Example; I had a plumbing contractor get dragged into a lawsuit that involved faulty window installation that was the source of water damage. Or when the general contractor absconded with the money paid him without ordering the work done by his subcontractors. Oh, you are the general? Congratulations; your sub did a poor job and you are getting sued. You don’t have to be guilty; just accused. Now you have to defend yourself in court.
So what do you need?
General Liability, or GL.
Covers you for any damage you do to person or property while you are on the premise.
Products and completed operations: This is part of your Comprehensive general liability coverage, and covers you for your work after you leave the job: did you leave a nail sticking out that hurt someone later on? Or did your assistant not double check that solder joint and your plumbing job sprang a leak and damaged 10,000 square feet of new wood floor? Oh, by the way, I am not making these examples up.
Endorsements to your general liability coverage:
If you specialize in commercial work, you will need a Commercial products and completed operations endorsement. This will cover your endorsee for the full 10 year statute of limitations on a lawsuit. Your customer and general contractor will demand this type of specific endorsement. Unfortunately, it is not available for residential work, but if you do both, you will need endorsements for both types.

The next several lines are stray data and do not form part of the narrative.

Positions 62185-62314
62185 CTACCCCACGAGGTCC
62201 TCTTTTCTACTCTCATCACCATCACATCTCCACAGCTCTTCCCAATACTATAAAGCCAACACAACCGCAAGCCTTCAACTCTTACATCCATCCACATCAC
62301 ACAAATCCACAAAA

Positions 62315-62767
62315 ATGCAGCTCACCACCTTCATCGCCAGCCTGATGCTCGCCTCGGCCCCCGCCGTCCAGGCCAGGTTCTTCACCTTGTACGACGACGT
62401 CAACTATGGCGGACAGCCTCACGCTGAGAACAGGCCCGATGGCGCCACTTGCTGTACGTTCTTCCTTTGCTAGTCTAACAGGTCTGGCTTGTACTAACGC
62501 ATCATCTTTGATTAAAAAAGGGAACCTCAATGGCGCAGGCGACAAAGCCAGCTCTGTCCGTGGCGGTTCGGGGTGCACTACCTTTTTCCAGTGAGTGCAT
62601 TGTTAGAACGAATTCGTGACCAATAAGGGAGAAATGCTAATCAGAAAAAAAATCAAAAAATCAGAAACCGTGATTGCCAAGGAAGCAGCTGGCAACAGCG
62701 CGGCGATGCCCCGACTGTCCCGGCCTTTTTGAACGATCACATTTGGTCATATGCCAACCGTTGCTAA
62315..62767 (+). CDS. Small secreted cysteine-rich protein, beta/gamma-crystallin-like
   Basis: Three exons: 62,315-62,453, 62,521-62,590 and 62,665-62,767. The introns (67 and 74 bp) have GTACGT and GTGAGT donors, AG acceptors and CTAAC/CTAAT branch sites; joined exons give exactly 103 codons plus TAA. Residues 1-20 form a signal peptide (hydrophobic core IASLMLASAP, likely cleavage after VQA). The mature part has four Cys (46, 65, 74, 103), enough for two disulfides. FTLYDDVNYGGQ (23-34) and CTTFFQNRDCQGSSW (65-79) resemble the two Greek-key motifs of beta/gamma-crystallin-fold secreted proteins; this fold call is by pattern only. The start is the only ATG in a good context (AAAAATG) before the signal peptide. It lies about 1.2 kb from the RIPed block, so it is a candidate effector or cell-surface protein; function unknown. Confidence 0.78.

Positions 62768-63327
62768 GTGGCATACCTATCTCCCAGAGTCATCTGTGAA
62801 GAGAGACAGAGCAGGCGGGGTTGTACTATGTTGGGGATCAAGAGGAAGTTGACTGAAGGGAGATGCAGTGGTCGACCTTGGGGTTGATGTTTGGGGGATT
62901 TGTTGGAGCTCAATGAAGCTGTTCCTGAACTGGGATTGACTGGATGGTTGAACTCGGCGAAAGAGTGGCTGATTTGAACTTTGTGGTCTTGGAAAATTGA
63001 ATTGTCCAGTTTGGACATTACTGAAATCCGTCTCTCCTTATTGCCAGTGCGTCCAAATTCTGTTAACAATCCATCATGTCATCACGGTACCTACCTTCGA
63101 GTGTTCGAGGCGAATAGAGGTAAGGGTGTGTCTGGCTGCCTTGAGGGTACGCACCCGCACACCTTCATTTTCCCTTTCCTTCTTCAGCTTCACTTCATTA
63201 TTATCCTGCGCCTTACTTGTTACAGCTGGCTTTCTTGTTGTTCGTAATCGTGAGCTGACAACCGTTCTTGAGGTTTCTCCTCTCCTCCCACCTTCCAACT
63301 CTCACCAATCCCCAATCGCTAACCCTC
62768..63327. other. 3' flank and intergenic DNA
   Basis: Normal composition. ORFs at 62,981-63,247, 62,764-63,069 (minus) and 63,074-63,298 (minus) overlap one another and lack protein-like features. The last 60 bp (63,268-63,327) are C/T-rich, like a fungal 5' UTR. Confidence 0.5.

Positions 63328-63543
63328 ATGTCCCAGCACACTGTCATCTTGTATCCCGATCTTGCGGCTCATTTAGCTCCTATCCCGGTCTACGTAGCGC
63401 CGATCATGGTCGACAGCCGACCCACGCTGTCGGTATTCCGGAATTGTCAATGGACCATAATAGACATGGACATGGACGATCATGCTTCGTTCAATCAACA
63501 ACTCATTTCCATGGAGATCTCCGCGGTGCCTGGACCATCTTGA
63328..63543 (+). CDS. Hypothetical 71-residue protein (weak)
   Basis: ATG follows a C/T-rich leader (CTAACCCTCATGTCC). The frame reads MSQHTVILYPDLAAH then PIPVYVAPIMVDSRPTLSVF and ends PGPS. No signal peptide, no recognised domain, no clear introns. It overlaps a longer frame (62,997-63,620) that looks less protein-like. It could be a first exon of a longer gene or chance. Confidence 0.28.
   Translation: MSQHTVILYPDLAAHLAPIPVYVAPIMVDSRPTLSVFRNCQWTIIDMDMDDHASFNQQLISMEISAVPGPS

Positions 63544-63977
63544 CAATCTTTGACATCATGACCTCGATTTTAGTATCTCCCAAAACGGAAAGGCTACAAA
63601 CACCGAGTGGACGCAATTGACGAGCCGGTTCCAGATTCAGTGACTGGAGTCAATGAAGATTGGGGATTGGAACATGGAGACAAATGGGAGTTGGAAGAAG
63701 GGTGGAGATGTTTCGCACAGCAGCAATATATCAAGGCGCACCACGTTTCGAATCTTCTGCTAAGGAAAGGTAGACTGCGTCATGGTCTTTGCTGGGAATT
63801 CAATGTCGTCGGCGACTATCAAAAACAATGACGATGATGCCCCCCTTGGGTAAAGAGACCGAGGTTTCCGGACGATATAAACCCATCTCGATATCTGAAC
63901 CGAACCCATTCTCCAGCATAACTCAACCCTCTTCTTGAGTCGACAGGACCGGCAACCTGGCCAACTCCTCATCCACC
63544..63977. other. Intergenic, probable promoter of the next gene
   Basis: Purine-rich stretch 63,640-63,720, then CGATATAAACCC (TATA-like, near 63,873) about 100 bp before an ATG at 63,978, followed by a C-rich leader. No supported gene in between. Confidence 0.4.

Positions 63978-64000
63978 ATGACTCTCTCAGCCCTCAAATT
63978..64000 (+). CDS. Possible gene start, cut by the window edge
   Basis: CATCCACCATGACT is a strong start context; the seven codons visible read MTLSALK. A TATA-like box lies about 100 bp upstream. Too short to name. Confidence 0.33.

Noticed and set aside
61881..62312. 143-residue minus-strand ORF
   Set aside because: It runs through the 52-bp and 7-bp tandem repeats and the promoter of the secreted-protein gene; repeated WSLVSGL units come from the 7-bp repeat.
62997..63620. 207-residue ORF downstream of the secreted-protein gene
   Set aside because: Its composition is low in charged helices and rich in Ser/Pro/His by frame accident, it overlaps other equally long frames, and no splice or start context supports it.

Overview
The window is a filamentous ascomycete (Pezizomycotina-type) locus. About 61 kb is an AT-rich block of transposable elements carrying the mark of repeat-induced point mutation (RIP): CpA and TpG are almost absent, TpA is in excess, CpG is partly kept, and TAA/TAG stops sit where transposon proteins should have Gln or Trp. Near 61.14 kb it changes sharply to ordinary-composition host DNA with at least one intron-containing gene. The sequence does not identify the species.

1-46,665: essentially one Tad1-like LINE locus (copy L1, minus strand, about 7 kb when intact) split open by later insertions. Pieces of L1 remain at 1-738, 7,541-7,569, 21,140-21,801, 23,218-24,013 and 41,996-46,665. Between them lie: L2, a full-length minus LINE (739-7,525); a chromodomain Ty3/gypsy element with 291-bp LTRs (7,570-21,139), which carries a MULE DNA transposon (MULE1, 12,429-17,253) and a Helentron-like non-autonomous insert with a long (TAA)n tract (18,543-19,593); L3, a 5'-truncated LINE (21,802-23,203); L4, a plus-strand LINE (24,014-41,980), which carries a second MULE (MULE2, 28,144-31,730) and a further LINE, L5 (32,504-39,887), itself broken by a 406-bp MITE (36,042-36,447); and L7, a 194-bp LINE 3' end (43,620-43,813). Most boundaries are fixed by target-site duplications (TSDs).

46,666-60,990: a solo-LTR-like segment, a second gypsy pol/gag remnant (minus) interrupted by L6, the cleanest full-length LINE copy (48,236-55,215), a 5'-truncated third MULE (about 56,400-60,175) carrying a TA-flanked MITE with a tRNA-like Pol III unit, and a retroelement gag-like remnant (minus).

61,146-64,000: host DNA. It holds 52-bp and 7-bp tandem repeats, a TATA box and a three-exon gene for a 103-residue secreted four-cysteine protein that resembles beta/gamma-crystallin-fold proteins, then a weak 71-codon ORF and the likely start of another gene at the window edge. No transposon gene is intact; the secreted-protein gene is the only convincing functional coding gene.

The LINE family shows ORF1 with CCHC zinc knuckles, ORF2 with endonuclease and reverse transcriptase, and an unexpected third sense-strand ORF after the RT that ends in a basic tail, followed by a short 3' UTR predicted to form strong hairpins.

Primary wording endorsement; This assures your endorsee that YOUR insurance policy will be the first to pay for any claims, and they don’t have to have their insurance pay it and come after yours for payment (subrogation.)
Oh, and peaking of subrogation, a Waiver of subrogation assures them that you can’t come back against them, even if it is their fault. YOUR insurance will pay it, no matter whose fault it is. What a great deal—believe me, they want it and they will demand it
And here is a new wrinkle that you may already have run across: they didn’t demand all of the above when you started the job, but now that you want to get paid, all of a sudden a page of requirements shows up as prerequisite to your getting a check. You already did the work and they didn’t warn you? Not their problem.